Kaboodle Doodle No. 4

Today, as promised, I’m going to show you some actual doodles!

Drawing is not my favourite art form ~ as you can see, it doesn’t come naturally to me:

IMG_1046-1.JPG

But I am working on developing the skill, with practical advice from The Artist:

IMG_1045.JPG

Here are some of the exercises he suggested, to help me draw basic shapes:

IMG_1047.JPG

IMG_1052.JPG

IMG_1049.JPG

IMG_1050.JPG

And straight lines:

IMG_0907.JPG
Oh dear ~ epic fail! I’d better do that one again, (and again…..and again!) 😦

Martin’s input has definitely helped me to improve, though:

IMG_1051.JPG

IMG_1056-0.JPG
And I’m satisfied with my progress so far.

My next challenge will be to sketch more complex subject matter ~ I’ll let you know how that works out!
πŸ™‚

Author: Jacqueline King

Happily retired and living each day as it comes. I have enough, I am content. It doesn't get better than that! 😍

12 thoughts on “Kaboodle Doodle No. 4”

  1. Great progress! well done. My favorite exercise is to draw something left handed (if you are right handed) A truly mind bending exercise BUT you will be amazed at the results!
    Sam Flashman πŸ˜€

    1. Hi Sam ~ great to hear from you! Yes, I have done the left hand drawing thing on a short course I took ages ago ~ maybe I’ll share the results another time. I also drew from photographs turned upside down to break me of the habit of assuming what things looked like, rather than drawing what I saw. It really isn’t my forte, which is why I need the practice! Xxx πŸ™‚

  2. my daughters draw with ease but it takes me all my time to draw a stick man with the same size limbs – more practice i think πŸ˜€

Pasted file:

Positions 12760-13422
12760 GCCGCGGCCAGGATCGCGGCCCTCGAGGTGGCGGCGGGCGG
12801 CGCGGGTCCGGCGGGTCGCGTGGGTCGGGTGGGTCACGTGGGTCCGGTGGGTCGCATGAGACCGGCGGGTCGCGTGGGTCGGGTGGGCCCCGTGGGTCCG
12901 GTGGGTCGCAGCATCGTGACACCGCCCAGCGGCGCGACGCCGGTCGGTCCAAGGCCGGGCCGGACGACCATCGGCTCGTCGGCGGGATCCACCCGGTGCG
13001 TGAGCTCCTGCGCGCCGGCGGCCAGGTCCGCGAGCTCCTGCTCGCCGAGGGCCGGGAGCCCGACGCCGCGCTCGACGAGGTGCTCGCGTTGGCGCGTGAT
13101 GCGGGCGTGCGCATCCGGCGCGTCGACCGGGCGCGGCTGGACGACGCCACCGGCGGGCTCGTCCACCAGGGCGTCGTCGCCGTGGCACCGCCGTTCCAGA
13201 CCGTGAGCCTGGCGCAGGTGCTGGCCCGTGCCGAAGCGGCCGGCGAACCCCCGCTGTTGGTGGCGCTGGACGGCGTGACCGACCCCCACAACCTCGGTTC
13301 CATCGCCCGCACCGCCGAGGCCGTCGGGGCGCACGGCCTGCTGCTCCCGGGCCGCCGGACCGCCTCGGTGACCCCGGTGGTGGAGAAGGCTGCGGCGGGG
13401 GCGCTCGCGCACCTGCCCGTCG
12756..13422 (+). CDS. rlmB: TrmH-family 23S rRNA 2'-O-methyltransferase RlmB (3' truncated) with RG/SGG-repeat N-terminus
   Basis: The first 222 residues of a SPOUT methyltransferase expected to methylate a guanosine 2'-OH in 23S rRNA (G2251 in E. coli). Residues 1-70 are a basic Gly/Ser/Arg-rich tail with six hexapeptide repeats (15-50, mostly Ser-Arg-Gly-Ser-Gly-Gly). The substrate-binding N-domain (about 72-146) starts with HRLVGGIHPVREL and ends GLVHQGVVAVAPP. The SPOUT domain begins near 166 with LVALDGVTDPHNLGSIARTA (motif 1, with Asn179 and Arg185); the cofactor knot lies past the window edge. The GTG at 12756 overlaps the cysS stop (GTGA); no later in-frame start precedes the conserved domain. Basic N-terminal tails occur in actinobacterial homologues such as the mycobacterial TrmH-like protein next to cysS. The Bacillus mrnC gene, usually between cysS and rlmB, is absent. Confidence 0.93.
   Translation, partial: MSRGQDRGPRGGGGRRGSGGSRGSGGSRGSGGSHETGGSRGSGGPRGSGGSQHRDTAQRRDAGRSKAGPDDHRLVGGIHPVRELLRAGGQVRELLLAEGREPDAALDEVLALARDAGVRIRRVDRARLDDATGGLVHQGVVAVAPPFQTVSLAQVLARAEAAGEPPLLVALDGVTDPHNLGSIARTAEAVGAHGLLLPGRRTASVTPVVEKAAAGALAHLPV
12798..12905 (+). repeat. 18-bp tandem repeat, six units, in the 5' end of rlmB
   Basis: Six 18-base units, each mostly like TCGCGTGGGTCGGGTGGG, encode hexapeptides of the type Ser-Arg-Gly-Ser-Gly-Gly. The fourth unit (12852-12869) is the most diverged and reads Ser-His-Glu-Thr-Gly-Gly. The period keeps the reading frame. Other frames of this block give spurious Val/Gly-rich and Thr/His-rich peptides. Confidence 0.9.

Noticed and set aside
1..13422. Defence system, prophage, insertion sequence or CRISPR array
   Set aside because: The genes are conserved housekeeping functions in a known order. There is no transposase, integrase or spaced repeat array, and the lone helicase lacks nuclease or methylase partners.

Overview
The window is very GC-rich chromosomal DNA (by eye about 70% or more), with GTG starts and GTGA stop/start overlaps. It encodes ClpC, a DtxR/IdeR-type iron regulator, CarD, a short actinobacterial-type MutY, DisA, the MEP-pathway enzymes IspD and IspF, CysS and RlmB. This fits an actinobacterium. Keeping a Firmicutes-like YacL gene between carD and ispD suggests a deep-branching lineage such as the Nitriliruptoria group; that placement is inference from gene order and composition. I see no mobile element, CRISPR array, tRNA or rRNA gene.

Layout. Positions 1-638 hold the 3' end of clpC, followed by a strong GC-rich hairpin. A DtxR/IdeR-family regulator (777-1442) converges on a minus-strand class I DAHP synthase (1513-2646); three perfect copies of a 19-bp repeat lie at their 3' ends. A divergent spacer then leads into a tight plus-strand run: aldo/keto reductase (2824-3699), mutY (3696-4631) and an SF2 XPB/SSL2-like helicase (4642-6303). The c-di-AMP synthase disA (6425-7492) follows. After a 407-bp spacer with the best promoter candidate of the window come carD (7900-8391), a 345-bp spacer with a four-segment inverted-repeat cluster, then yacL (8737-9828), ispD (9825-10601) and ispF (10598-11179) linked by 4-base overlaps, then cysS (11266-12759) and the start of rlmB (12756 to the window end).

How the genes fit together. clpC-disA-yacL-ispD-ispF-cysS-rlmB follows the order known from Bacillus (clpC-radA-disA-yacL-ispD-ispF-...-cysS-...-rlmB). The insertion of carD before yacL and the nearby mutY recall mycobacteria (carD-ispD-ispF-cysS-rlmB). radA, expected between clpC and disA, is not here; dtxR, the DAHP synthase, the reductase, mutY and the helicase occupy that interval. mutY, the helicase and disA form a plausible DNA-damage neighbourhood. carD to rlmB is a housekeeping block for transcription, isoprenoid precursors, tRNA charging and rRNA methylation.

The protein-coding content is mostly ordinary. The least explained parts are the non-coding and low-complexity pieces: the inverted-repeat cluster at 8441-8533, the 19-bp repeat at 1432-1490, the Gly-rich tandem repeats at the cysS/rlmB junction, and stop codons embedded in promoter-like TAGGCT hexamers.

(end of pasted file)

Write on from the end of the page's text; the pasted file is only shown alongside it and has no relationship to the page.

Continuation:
1. Well, drawing stick men didn’t do Lowry’s reputation any harm, Beverly! But I do feel that this is a good thing to practice as it makes me look at the proportions of the things that I’m drawing. Still not that keen on it, though! πŸ™‚

      1. I am trying to get one of my daughters to teach me how to draw trees. I can do a splodgy green tree but i would love to be able to draw a spindly tree that actually looked like one – maybe one day. πŸ™‚

  3. I actually liked your first attempt, Jacqueline, and sometimes free-flow work is most satisfying. Your work is unique, don’t fit a mould, enough other people do that….. be you… xx

    1. Thank you, Susan, I’m generally a free flowing kinda gal but I think it’s important to get this skill pinned down, so I’ll keep practising until my attempts loosen up! πŸ™‚

  4. Wonderful exercises and you are so lucky to have an artist right there at your fingertips (haha) to help guide you and give you tips! The thing about drawing, is that like anything, you have to practice to get good at it. Practice, practice, practice. πŸ™‚ There is a really good book called “Drawing on the right side of the brain” by Betty Edwards, that really shows you how to “look” at things with an artist’s eye. It takes practice (that word again) but you can definitely learn to turn it on and off, and it makes drawing complex things much easier once you learn to recognize everything as shapes and shadows. There are some very good drawing exercises in the book, too. Your local library may even have a copy, but in case they don’t: http://www.amazon.com/Drawing-Right-Side-Brain-Definitive/dp/1585429201

Leave a Reply

Fill in your details below or click an icon to log in:

WordPress.com Logo

You are commenting using your WordPress.com account. Log Out / Change )

Twitter picture

You are commenting using your Twitter account. Log Out / Change )

Facebook photo

You are commenting using your Facebook account. Log Out / Change )

Google+ photo

You are commenting using your Google+ account. Log Out / Change )

Connecting to %s